Early Days of Mining

Like many other ore bodies in Northern Canada, the bulk of the Flin Flon ore-bearing rock lay under a lake. The greater part of the ore body was covered by 12 to 15 feet of water, and from 15 to 90 feet of mud and clay — about 1,000,000 tonnes of material that had to be removed, regardless of the system of mining adopted.

Because the ore body was relatively near the surface, Hudbay mined the top 300 feet as an open pit and the remaining ore using underground methods. However, both required building a dam to dewater a portion of the lake.

Safety considerations were paramount to the company throughout the drilling, blasting, loading, and ‘tramming’ (done with 60-tonne capacity train cars) phase of the mine’s development. A safety inspector examined the mine and operations daily to ensure that all safety protocols were being followed. And because flying rocks presented a danger to the site and the town during blasting, methods were developed to warn townspeople in advance that a blast was imminent.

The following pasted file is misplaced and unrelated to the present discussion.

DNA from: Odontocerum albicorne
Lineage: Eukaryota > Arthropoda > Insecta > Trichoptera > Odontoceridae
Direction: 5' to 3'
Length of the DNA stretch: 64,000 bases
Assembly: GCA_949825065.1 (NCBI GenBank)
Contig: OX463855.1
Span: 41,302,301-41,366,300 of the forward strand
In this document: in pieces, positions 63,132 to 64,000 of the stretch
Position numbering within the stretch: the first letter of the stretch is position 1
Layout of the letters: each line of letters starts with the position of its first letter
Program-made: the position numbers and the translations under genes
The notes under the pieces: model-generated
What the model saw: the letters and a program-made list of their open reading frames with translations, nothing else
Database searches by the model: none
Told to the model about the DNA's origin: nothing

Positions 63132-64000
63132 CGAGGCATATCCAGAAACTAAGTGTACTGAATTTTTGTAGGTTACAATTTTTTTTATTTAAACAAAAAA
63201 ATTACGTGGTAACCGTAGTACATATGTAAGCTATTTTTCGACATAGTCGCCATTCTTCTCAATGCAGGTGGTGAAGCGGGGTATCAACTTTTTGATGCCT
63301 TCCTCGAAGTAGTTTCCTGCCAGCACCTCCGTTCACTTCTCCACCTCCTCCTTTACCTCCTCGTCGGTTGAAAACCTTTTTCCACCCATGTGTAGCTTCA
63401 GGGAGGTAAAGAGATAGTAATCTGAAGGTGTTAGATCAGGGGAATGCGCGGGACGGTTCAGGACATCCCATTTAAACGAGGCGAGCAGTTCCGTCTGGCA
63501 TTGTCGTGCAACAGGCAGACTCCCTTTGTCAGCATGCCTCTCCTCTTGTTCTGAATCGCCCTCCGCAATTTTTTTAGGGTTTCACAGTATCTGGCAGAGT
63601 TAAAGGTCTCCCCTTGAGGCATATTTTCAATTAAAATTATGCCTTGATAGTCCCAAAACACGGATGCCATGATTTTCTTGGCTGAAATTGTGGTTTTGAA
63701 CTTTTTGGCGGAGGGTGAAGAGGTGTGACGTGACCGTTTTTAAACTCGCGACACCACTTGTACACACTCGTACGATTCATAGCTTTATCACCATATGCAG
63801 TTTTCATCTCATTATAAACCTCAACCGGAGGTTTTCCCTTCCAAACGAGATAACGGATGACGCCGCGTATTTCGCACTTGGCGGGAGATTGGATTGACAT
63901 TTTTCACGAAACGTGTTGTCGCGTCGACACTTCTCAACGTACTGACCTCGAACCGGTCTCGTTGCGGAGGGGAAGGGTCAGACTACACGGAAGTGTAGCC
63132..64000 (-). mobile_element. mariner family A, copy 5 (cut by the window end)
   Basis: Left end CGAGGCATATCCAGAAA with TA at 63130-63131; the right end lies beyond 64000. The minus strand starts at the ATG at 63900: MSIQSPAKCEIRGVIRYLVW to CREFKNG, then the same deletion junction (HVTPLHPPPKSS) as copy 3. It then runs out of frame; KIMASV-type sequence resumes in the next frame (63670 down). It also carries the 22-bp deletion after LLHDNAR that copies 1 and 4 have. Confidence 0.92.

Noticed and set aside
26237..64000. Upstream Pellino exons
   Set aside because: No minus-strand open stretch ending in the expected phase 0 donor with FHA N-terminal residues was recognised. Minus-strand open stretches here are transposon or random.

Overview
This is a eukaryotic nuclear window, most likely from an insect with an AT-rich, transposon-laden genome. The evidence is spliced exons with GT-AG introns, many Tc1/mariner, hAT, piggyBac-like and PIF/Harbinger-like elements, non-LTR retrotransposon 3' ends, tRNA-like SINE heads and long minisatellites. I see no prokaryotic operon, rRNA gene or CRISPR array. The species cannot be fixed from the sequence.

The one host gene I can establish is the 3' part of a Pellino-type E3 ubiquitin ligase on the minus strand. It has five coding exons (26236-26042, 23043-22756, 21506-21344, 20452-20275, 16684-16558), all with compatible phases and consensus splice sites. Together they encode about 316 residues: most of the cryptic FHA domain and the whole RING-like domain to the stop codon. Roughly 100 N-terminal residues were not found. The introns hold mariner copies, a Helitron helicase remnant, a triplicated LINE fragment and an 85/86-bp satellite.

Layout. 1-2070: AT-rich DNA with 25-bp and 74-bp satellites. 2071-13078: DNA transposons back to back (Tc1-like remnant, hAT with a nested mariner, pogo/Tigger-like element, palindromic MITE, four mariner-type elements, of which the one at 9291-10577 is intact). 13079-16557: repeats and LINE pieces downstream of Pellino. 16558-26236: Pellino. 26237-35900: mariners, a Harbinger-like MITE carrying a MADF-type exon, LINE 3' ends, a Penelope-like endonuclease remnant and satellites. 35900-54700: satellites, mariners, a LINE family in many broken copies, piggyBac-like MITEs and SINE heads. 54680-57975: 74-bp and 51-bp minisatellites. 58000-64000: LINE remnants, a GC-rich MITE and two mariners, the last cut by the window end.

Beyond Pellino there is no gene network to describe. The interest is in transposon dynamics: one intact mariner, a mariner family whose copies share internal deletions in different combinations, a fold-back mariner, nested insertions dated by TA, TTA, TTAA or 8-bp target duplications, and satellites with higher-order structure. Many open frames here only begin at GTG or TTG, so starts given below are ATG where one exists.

The resulting open pit mine was in operation for nearly eleven years with an estimated 5 ½ million tons of ore removed.

Source: Jim Mochoruk, Mining’s Early Years: An Historic look at Flin Flon’s Mining Pioneers. The Beginnings 1926-1930

Source: The Open Pit/Mining Processes: Northroots Magazine August/September 2009

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Mining's Early Days